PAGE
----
"Not the most comfortable watch," said Mr. McDonald. "But it's practical. The third app is your own status. Whenever you enter in battle, the watch's screen will change to fit the game's menu system which you're all too familiar with. This will show your Moemon's HP, your opponent's HP, each Moemon's type and level, as well as the PP of each move."
"Battles won't happen like in game, though," Quinton asked. "They'll be faster, and we'll have to think on our feet."
"Correct. The watch is more of a way to gauge whether you can win each battle, which will be important if you decide to pursue the challenge.
"The final object is the Moedex. This shows each Moemon you have caught and places them in your personal computers, provides a small description of each, has some helpful tips should you get lost or confused, and allows you to name your captured Moemon. I suppose that's it. I had thought I'd have gotten more positive feedback, but your choice is your own. I hope at least one person will participate, as I believe this will be a great learning experience. Any questions about strategy, please ask me. As for morals, I can see your point," he indicated the girl. "But I stick to my suggestion. I believe you'll thank me for this. Maybe. Someday."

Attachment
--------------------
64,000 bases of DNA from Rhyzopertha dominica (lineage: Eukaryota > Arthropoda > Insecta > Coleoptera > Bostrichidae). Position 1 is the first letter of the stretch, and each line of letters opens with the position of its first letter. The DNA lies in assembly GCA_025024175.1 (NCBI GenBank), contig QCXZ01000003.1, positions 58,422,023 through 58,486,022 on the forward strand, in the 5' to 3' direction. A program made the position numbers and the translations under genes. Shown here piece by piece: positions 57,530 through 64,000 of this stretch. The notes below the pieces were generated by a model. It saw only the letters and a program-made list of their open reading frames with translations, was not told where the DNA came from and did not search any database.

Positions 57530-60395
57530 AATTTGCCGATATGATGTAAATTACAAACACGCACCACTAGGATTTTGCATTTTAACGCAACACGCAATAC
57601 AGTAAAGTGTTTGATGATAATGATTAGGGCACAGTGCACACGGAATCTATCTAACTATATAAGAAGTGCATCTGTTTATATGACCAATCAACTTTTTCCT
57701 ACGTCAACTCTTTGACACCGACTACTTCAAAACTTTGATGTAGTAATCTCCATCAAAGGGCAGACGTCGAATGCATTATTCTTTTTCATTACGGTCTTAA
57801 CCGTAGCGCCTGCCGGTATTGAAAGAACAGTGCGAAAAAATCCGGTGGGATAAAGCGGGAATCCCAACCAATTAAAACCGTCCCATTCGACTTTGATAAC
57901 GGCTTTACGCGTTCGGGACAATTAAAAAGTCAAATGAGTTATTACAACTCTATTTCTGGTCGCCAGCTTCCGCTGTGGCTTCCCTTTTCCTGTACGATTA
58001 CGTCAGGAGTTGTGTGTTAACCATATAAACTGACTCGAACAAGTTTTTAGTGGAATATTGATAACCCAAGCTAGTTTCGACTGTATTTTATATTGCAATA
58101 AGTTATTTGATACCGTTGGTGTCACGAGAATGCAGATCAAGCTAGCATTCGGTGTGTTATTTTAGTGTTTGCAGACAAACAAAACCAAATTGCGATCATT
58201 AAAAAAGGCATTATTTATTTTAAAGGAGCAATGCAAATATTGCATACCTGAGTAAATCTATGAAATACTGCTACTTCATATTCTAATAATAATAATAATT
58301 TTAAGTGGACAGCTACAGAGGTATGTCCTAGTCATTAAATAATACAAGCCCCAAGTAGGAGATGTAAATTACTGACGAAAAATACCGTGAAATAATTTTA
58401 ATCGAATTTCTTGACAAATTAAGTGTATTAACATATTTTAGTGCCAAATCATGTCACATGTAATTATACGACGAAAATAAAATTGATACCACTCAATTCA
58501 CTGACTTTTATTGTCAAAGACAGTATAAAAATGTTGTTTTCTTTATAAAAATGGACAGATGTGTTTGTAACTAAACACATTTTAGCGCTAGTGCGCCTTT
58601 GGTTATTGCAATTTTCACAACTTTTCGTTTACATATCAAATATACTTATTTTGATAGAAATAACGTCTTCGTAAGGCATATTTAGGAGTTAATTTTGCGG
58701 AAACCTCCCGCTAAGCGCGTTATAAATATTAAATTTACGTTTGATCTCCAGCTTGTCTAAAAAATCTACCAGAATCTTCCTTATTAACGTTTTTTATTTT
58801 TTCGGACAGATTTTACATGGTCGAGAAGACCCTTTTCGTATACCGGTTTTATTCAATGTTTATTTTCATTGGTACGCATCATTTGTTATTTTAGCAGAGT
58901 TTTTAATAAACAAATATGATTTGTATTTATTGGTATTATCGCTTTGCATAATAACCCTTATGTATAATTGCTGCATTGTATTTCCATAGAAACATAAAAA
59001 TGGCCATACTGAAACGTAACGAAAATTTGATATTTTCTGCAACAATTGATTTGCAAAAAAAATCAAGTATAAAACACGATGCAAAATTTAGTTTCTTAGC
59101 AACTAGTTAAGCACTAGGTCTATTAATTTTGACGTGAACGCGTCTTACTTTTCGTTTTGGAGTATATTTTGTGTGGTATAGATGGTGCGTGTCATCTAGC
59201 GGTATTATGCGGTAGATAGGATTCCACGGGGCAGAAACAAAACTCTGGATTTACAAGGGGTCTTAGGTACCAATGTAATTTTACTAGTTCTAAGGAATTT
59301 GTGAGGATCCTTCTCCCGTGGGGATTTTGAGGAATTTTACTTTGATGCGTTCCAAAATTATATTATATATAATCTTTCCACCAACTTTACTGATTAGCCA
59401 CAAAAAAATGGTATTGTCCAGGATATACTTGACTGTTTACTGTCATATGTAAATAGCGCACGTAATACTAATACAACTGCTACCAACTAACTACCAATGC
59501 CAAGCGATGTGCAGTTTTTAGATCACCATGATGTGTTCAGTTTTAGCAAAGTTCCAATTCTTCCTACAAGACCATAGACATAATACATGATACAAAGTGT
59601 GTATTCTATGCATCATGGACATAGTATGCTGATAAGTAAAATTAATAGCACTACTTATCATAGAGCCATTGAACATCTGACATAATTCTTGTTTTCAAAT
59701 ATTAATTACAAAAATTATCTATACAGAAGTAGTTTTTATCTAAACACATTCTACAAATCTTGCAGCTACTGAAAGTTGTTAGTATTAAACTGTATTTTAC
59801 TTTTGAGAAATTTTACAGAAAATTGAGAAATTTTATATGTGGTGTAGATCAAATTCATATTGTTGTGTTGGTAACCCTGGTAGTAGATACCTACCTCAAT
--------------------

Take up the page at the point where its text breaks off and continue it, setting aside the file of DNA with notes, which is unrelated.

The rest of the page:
My Charmander looked at me in confusion. "Why is Mr. Oak talking like that?"
"Mr. Oak," I chuckled, shaking my head in amusement. The Charmander continued to look at me, so I was forced to answer. "She believes that taking you from your parents and forcing you to battle is wrong."
"What parents?" Charmander asked in genuine confusion. She didn't show a hint of remorse, so I assumed she hadn't lost her parents, but that didn't stop me from wanting to cry. Manly tears of manliness.
And then I remembered the rules. There were five on the app. I checked them when I had the time.
Rule 1: You may only catch the first Moemon you find on a route. (And here, there was a list of all of the possible locations. Pallet Town was in red, the rest in green)
Rule 2: Name each and every Moemon. (I came up with Charmander's later)
Rule 3: No matter what you do or where you travel, you must go through the following routes. (And here was the same list as in Rule 1. Once again, Pallet Town was in red)
Rule 4: No matter who you travel with, you must do the following in order to complete the challenge. (And there was a large list of essentially every task in the original games, without sidequests such as the Sevii Islands or the Power Plant or Seaform Islands)
Rule 5: Moemon can die if they lose HP. Take care of them.